Are some painting mediums 'better' than others?


During a conversation recently with artist friend Megan Auman, {who also happens to be a very successful jewellery designer and business owner}, she asked me a thought provoking question about painting mediums.

Are watercolours less valid as an artistic material if you want to be a ‘serious’ artist?

And you know me, I like a bit of thought provocation. ๐Ÿ˜‰ So I decided to take up her suggestion to explore it in a blog post.

Here’s what Megan said:

“I guess I’ve always assumed (or maybe it’s just from years of going to museums and exhibitions) that you can’t just build a painting career around watercolor, that those are just “studies” to support “real” paintings in oil or acrylic.


I’ve been doing all these watercolor “drawings” (which I sort of call drawings because I actually start them with watercolor markers and then use a brush with water to blend/bleed the colors).ย 


I really like them, and I thought about maybe applying to some shows or something with them, but in the back of my mind, I can’t quite shake the feeling that they aren’t “real” enough art to actually warrant showing in a gallery.”

Now, I’ve used watercolours before {obviously; I want to try all the things!}, and I never got on with them very well.

While I understand the logic, it amuses me that watercolour is what beginners often gravitate to first because it seems easier, or perhaps less daunting than something like oils or even acrylics.

But watercolours are much harder than they look!

Mistakes are very difficult to cover, the lack of opacity means layering is a very different proposition than it is with, say, acrylics, and their reliance on water makes them wayward and unpredictable.

And yet, the fact that watercolour is often seen as a beginner’s medium does point to Megan’s comment about the perception that it’s not one of the ‘heavyweights’ of the art world.

Even as an artist who primarily uses acrylic, I can feel that slight elevation of oils as the most ‘serious’ and professional of the paint types.

So does that mean that if you’re not using oils, or at least acrylics, your art will be taken less seriously?

  • Is watercolour really more for studies or amateur painting competitions than completed masterpieces or ‘proper’ galleries?
  • Or is the association with quick studies more to do with how watercolours offer greater speed and immediacy, especially when out and about?
  • Could it also be to do with longevity? Watercolours are more likely to fade over time than a nice meaty oil painting.

When Megan asked me about this, a couple of names immediately sprang to mind.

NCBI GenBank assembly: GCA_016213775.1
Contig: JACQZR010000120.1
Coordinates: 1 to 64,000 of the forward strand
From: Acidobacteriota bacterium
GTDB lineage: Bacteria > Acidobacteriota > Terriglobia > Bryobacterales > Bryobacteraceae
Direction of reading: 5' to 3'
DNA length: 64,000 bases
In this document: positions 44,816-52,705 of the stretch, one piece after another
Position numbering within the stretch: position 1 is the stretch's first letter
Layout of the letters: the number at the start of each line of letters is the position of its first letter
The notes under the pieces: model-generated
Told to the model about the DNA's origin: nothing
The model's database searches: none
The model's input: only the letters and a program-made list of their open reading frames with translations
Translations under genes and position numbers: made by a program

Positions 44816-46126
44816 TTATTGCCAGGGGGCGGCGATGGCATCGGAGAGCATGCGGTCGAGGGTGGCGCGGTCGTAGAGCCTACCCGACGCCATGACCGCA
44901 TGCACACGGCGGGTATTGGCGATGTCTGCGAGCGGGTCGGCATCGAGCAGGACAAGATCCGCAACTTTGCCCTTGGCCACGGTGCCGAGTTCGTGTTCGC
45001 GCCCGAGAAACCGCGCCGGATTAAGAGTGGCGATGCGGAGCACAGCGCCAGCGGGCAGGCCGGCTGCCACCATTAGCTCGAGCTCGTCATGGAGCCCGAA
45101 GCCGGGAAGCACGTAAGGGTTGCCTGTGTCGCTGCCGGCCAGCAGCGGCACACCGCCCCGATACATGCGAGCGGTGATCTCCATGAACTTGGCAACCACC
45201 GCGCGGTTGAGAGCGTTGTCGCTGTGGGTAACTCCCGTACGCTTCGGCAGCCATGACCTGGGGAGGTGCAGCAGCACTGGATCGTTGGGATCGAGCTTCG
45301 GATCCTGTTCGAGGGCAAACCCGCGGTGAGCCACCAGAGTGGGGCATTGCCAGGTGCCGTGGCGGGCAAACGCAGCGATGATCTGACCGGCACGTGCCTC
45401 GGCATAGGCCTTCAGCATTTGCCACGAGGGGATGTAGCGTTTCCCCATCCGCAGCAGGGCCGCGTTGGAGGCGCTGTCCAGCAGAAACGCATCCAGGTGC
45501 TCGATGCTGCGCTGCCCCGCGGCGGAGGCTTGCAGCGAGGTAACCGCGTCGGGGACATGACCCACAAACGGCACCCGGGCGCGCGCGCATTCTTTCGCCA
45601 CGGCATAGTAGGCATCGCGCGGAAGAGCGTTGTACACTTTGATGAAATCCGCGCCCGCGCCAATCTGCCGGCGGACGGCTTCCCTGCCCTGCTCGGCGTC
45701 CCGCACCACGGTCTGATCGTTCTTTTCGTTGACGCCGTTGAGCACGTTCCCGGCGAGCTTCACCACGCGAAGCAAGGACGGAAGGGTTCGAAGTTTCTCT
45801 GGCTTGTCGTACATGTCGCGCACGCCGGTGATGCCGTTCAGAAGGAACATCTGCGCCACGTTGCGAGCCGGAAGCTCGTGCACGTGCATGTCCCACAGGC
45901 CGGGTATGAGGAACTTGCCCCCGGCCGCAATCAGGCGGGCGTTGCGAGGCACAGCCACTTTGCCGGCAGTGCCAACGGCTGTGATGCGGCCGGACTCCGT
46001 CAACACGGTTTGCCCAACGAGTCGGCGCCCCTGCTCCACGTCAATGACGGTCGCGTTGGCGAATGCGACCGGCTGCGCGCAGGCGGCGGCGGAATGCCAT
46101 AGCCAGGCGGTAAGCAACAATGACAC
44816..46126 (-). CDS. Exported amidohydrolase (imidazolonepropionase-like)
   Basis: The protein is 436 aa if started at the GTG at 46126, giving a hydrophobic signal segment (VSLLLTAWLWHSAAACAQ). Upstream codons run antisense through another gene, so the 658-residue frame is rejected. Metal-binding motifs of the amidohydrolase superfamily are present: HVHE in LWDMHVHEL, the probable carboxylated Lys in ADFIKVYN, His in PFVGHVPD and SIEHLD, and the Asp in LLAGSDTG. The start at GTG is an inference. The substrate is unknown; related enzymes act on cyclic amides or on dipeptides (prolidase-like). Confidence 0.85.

Turner and his deft abstract landscapes with their lightness of touch and gauzy quality.

Georgia O’Keeffe and her vibrating watercolour landscapes.

And Shirley Trevena, a very successful contemporary watercolour artist whose work brings traditional subjects like still life and landscape into something complex, modern and lively.

Turner and O’Keeffe especially are familiar names to most of us, and there are plenty of other artists out there now besides Shirley Trevena using watercolour as their primary medium and finding success with it.

I think if we base our perception on what’s in the big galleries and museums, it’s easy to assume that watercolours – and by extension other mediums like charcoal, gouache, or pastels – are somehow a lesser material when it comes to ‘serious’ art.

And that may be true at the Art with a capital A level. But for those of us who are aiming for local galleries rather than the Guggenheim, I think the playing field of possibilities is wide open.

There are so many diverse materials being used to make art now, from digital to earth pigments, that I’m not sure how useful it is to apply this kind of old school limited thinking to what’s possible. Even if some more old school galleries and art critics disagree.

I believe if you want to sell your work, there is someone who will want to buy it, and will cherish it for what it is, without needing it to be made in certain mediums for it to be ‘real art’. It might take a while to find them, but they’re out there.

And if a certain medium calls to you, I would always suggest following your heart and your curiosity over what ‘they’ might say.

If you’re curious to learn more about past artists who used watercolours, check out this article, and this one for a selection of fascinatingly diverse contemporary watercolour artists. Perhaps that alone answers the question. ๐Ÿ™‚


What do you think? Do you use watercolours? Do you prefer them for quick studies or do you think they have validity as a medium to create finished pieces in their own right that can be taken as seriously as paintings in oils and acrylics? Share your thoughts and experience – and any favourite watercolour artists – with us in the comments!


Expressive CharcoalPS. If you’re interested in exploring more of the ‘lesser’ artistic mediums ;), you might like theย Expressive Charcoal course, now part of the Happy Artist Studio. In it we explore the capabilities of this tactile, somewhat misunderstood material.

“I just love your charcoal course! It’s a perfect way to loosen up and just get back to basic playing around which is the foundation of my creating. I love the way I can revisit whatever part I like whenever I want to. Bravo!”

Expressive Charcoal student